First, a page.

Fleming v. Phipps, 35 F. Supp. 627 (D. Md. 1940)
November 9, 1940
FLEMING, Administrator of Wage and Hour Division, United States Department of Labor,
District Court, D. Maryland.
*628 Bernard S. Needle, of Baltimore, Md., for plaintiff.
Miles & O'Brien and Seymour O'Brien, all of Baltimore, Md., for defendant.
CHESNUT, District Judge.
In the above case the plaintiff has moved for a summary judgment under Rule 56 of the Federal Rules of Civil Procedure, 28 U.S.C.A. following section 723c. The complaint is filed by the Administrator of the Wage and Hour Division of the United States Department of Labor against George Phipps, a citizen of the State of Maryland and resident of the lower Eastern Shore of the State near the Virginia State line. The only relief prayed in the complaint is a preliminary and permanent injunction against violation of sections 15(a) (1), 15(a) (2), and 15(a) (5) of the Fair Labor Standards Act of 1938, 29 U.S.C.A. §§ 201 et seq., 215(a) (1, 2, 5).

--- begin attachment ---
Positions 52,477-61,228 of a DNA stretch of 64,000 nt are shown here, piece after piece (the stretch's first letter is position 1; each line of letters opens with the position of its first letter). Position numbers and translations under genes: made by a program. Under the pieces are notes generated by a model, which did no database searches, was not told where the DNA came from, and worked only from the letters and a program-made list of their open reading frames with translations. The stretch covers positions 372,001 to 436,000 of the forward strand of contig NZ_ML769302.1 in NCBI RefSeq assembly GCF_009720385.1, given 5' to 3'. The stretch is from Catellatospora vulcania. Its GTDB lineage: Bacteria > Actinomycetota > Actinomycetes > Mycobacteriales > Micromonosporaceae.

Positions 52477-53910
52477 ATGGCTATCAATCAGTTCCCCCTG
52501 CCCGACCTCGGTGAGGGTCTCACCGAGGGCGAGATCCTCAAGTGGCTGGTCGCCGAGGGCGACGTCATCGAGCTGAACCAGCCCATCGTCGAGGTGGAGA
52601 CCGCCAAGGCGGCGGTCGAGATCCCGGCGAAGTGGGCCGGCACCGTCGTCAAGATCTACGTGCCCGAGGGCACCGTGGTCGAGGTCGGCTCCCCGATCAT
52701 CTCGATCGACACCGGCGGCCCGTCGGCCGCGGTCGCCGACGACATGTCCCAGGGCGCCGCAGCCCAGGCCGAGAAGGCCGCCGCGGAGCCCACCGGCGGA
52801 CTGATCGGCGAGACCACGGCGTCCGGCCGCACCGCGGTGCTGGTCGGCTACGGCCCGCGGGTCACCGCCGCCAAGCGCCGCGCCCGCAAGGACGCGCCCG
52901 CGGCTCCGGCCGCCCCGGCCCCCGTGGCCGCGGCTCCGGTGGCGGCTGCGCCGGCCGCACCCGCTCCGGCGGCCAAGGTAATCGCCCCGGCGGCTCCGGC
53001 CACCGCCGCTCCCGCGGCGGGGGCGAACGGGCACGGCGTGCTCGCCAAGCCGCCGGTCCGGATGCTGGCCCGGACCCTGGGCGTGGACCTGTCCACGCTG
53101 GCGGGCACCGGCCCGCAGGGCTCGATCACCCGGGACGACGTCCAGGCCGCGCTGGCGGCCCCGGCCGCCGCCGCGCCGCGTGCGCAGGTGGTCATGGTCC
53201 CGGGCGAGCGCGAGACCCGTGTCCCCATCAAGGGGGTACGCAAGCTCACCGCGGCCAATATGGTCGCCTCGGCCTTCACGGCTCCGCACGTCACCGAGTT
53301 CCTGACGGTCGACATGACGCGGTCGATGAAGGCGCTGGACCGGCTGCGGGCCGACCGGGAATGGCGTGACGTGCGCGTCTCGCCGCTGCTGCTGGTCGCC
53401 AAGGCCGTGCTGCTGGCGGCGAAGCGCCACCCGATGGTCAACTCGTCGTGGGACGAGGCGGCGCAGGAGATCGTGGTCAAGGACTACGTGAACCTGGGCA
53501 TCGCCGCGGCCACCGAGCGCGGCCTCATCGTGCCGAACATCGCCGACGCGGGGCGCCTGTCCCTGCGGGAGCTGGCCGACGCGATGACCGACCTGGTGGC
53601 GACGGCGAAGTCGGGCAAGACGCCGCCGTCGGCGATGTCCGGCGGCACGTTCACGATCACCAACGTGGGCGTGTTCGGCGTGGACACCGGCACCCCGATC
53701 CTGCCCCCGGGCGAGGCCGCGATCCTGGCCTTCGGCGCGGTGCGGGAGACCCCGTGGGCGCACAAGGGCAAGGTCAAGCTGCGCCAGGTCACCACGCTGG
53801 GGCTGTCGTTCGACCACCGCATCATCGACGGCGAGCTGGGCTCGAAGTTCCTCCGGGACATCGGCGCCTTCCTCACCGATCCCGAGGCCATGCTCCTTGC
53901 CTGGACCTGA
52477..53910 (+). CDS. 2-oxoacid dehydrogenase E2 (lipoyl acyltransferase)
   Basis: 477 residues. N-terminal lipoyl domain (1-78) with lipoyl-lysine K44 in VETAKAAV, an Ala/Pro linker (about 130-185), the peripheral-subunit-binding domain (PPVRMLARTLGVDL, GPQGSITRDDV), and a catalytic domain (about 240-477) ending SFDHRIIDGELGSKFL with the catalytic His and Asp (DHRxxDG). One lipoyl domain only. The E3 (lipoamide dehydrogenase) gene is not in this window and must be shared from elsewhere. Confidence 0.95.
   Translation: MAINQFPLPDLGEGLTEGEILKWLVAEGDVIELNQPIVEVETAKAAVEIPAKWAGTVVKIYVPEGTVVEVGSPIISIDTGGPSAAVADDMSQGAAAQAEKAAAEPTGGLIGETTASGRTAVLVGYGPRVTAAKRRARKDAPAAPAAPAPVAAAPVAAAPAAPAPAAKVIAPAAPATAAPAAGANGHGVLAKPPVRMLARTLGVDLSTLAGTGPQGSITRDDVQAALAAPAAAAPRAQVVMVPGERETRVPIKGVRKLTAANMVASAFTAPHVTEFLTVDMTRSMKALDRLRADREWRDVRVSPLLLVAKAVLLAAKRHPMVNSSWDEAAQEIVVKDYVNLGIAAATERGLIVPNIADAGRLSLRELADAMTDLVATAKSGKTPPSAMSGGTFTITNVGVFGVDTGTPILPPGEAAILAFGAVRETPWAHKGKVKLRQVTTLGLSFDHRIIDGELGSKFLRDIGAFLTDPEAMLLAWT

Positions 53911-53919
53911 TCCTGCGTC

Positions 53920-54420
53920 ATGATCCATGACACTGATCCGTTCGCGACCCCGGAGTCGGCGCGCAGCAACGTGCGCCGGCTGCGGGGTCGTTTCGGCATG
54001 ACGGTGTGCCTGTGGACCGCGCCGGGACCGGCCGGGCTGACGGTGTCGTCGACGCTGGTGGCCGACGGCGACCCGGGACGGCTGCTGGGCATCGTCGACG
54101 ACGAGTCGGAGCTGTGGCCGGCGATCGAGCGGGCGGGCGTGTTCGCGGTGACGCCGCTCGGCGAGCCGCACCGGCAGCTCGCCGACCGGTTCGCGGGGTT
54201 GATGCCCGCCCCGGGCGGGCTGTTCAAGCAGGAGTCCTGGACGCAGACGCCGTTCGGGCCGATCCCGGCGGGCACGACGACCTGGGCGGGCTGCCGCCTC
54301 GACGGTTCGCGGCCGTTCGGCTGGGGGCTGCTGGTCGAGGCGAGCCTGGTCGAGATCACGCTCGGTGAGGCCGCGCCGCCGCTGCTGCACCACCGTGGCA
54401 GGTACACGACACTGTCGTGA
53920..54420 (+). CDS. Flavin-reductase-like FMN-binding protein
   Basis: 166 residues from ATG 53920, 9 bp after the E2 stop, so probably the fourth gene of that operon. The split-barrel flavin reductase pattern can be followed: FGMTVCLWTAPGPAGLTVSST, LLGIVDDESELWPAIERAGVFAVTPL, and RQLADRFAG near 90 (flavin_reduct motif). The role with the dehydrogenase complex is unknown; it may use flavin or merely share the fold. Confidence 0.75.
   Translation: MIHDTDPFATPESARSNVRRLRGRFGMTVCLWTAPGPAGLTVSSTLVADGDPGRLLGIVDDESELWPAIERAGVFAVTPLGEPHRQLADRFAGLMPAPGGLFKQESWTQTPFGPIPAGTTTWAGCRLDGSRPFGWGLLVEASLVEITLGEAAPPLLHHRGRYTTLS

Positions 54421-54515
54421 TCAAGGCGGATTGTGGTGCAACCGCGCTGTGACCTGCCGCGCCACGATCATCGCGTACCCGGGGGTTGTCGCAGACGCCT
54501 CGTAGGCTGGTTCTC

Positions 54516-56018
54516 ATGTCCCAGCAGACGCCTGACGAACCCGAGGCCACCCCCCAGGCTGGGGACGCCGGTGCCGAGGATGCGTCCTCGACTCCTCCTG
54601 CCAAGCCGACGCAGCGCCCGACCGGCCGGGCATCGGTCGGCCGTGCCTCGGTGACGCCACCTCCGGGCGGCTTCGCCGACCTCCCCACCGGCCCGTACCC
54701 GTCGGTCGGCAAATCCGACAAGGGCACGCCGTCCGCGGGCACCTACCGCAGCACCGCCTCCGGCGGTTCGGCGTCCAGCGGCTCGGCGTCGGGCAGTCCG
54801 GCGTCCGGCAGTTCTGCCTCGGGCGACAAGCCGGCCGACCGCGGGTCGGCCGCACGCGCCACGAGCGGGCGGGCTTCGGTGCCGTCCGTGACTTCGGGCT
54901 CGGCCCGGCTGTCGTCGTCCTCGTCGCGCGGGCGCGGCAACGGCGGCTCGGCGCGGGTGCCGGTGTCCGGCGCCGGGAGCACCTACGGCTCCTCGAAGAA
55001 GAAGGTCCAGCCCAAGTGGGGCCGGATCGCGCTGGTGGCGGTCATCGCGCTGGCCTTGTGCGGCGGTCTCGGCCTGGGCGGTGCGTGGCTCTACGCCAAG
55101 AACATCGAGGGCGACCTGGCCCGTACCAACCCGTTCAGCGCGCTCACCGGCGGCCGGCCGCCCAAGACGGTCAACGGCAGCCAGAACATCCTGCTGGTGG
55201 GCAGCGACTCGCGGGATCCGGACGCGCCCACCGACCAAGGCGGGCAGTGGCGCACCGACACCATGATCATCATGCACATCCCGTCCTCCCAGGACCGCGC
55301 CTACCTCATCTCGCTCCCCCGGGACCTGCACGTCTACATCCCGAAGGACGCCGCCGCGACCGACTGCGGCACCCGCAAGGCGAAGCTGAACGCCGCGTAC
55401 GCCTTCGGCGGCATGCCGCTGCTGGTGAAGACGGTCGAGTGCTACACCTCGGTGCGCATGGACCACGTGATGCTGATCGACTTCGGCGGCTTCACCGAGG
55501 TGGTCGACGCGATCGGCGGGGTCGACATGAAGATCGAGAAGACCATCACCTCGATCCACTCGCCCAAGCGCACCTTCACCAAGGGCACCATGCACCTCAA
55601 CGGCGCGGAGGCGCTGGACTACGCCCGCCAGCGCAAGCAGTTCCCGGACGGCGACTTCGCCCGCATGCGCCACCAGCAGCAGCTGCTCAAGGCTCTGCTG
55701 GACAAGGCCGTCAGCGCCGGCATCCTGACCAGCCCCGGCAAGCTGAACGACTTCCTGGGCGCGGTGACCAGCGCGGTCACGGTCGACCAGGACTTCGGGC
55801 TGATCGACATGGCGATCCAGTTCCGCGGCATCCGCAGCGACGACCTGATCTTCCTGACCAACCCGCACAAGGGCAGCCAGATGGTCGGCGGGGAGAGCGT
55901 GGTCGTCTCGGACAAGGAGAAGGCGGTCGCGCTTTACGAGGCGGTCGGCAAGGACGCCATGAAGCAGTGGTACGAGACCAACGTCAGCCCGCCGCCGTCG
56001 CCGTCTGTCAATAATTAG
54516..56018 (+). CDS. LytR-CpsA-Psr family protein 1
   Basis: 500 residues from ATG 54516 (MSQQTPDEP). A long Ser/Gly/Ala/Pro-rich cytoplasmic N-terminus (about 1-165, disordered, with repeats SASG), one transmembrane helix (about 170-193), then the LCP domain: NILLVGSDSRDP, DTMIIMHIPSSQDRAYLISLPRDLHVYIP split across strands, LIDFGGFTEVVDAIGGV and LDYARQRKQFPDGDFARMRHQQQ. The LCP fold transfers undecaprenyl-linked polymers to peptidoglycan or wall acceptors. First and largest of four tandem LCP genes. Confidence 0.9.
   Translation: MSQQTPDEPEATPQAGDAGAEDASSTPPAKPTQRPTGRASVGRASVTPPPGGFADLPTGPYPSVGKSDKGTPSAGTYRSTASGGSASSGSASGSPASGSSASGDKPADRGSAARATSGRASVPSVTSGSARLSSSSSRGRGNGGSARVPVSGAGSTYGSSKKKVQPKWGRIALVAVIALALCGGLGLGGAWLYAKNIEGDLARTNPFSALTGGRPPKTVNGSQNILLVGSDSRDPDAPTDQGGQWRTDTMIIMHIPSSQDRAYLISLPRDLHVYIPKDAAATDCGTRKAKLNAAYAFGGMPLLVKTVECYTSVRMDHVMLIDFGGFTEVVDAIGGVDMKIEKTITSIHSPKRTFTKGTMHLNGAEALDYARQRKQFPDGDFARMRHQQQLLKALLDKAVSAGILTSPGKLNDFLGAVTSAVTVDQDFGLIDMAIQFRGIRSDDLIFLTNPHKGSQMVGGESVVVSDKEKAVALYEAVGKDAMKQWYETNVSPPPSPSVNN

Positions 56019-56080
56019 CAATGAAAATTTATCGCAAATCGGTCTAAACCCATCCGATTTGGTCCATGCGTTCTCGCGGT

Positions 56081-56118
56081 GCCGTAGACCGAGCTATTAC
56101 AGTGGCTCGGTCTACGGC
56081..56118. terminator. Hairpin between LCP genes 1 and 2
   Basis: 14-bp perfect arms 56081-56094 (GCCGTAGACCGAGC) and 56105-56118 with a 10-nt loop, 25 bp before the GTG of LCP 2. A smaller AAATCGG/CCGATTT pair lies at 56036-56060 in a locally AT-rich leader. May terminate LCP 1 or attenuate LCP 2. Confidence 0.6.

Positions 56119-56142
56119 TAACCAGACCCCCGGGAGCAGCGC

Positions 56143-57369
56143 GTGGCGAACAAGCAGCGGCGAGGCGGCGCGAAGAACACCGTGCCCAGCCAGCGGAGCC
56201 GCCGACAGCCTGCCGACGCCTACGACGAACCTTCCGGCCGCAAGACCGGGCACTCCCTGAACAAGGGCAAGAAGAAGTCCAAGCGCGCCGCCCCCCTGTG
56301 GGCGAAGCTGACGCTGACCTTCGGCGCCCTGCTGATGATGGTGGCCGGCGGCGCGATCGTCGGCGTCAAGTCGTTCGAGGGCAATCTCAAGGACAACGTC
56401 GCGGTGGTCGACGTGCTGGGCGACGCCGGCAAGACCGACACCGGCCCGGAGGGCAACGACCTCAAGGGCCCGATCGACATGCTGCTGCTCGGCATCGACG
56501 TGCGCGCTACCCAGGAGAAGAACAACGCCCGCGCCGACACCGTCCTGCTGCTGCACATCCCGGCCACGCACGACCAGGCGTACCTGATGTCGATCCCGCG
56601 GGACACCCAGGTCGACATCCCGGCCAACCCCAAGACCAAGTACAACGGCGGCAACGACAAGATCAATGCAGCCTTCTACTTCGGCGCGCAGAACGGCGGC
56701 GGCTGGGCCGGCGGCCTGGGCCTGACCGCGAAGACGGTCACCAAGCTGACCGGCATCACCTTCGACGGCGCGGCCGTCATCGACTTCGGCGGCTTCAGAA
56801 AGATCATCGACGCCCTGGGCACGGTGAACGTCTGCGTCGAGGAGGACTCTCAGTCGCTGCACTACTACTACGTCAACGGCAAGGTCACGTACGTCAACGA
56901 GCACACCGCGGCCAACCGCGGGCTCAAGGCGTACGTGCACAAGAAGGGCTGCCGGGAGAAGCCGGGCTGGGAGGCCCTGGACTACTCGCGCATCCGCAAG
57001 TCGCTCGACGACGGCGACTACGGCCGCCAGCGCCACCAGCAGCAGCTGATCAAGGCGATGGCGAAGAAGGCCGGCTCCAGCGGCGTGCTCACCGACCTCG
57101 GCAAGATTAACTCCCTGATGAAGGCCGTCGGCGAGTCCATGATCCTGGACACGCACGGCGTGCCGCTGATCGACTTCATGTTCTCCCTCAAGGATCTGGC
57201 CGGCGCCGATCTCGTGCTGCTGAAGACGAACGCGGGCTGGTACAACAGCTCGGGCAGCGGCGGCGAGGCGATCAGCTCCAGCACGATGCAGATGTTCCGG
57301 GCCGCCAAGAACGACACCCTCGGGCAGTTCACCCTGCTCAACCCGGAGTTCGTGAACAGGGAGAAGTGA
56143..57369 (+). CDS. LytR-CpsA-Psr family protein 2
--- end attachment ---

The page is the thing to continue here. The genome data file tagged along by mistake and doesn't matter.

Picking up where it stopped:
The complaint alleges that from October 24, 1938, to October 23, 1939, the defendant, in operating a small sawmill in Virginia, paid less than 25 cents an hour to his employes, and thereafter until the filing of the complaint on June 14, 1940, paid less than 30 cents an hour to his employes; and during all said period engaged in interstate commerce. It is also alleged that during the whole of said period the defendant failed to keep records of the persons employed by him and of their wages, hours and other conditions of employment, in accordance with regulations prescribed by the Administrator. The defendant's answer admits his failure to pay minimum wages and keep records as alleged; but the answer alleges that the violations of the Act and Regulations by the defendant up to December 5, 1939, were unintentional and not wilful on his part in that he did not then clearly understand that his business was subject to the operations of the Fair Labor Standards Act; and that when an agent of the Administrator visited him on December 5, 1939, and informed him that he must comply with the Act, the defendant at once ceased all business operations for a period of about ten days, and after resuming business has continuously thereafter fully complied with the Act both as to the rate of wages paid and the keeping of records as required by the Regulations; and that he has no intention to fail to comply with the Act in any respect in the future.